Human Rights Update West Papua - 4th Quarter 2020

Statistical data on extra-judicial killings and torture do not show significant changes throughout the fourth quarter of 2020. Both figures remain high. The majority of extra-judicial killings in West Papua are related to security force raids in the central highlands. The armed conflict entails a new pattern of violations, namely enforced disappearances, which exclusively occur with military incursions.

Human rights defenders have estimated that the armed conflicts in the regencies of Mimika, Intan Jaya and Nduga have resulted in the internal displacement of at least 60,000 persons. The vast majority of them are indigenous Papuans. The local and central government continue to neglect the humanitarian crisis in Papua's central highlands. Hence most IDPs do not have access to food, healthcare, education and other humanitarian services. At the same time, the ongoing security force operations prevent them from returning home.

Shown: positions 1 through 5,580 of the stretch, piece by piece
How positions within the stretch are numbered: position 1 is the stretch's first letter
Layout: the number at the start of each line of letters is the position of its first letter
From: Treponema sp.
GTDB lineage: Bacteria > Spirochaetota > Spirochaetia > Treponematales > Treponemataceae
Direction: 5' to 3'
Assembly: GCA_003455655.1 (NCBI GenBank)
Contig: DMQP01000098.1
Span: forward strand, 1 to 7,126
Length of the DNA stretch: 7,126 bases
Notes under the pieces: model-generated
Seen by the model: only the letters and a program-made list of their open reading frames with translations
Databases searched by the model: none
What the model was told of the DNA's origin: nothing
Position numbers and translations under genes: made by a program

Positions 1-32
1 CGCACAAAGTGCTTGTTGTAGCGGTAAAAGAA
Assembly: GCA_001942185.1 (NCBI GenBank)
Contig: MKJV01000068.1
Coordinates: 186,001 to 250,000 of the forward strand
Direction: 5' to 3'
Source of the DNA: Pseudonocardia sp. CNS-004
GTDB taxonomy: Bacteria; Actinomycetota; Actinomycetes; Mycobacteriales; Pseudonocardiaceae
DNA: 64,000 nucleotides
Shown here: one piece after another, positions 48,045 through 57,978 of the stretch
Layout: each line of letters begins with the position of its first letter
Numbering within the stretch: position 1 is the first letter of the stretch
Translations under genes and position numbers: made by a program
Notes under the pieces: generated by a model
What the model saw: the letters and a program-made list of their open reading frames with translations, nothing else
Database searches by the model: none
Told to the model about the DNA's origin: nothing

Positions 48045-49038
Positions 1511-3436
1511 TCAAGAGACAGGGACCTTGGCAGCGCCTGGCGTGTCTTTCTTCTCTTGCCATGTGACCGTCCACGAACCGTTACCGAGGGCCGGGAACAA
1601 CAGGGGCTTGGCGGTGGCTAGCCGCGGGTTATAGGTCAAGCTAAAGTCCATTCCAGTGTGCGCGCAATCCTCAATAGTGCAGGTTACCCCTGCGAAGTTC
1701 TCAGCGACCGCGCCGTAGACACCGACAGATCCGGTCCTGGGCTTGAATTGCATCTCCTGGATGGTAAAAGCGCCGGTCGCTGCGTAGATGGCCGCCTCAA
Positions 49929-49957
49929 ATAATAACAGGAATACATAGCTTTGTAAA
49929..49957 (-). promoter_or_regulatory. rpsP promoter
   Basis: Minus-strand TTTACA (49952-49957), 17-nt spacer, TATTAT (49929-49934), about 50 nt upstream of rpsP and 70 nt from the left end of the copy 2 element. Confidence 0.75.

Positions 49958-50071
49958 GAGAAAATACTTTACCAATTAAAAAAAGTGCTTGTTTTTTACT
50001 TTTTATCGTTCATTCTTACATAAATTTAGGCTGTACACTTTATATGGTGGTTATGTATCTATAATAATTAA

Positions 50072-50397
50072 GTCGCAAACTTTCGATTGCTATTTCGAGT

The number of reported political arrests were slightly lower than in the previous quarter, but is still considerably high with 155 arrests. A growing opposition against special autonomy funding and the commemoration of the "Papuan Independence Day" on 1st December resulted in peaceful demonstrations throughout Indonesia. The police carried out mass arrests – often under the pretext of allegedly violating COVID-19 health protocols.

Law enforcement institutions continue to use treason charges to criminalise activists that organise political activities for West Papua. The transfer of court trials against indigenous Papuans under the excuse of security concerns remains a common strategy among Papuan courts and public prosecutors. Such transfers directly affect trials, as judges outside of West Papua do not comprehend the cultural context and background. The transfers also create barriers for relatives to follow the process. Moreover, they increase the court costs, violating fundamental principles of law enforcement in Indonesia which prescribe court sessions to be held cost-effectively.

The military has initiated internal investigations into multiple cases of human rights violations in Intan Jaya. Human rights defenders and the victim's relatives fear that the initiative is part of the military's strategy to pave the way for impunity among army members. They demand a settlement of the cases through the national human rights mechanisms. 

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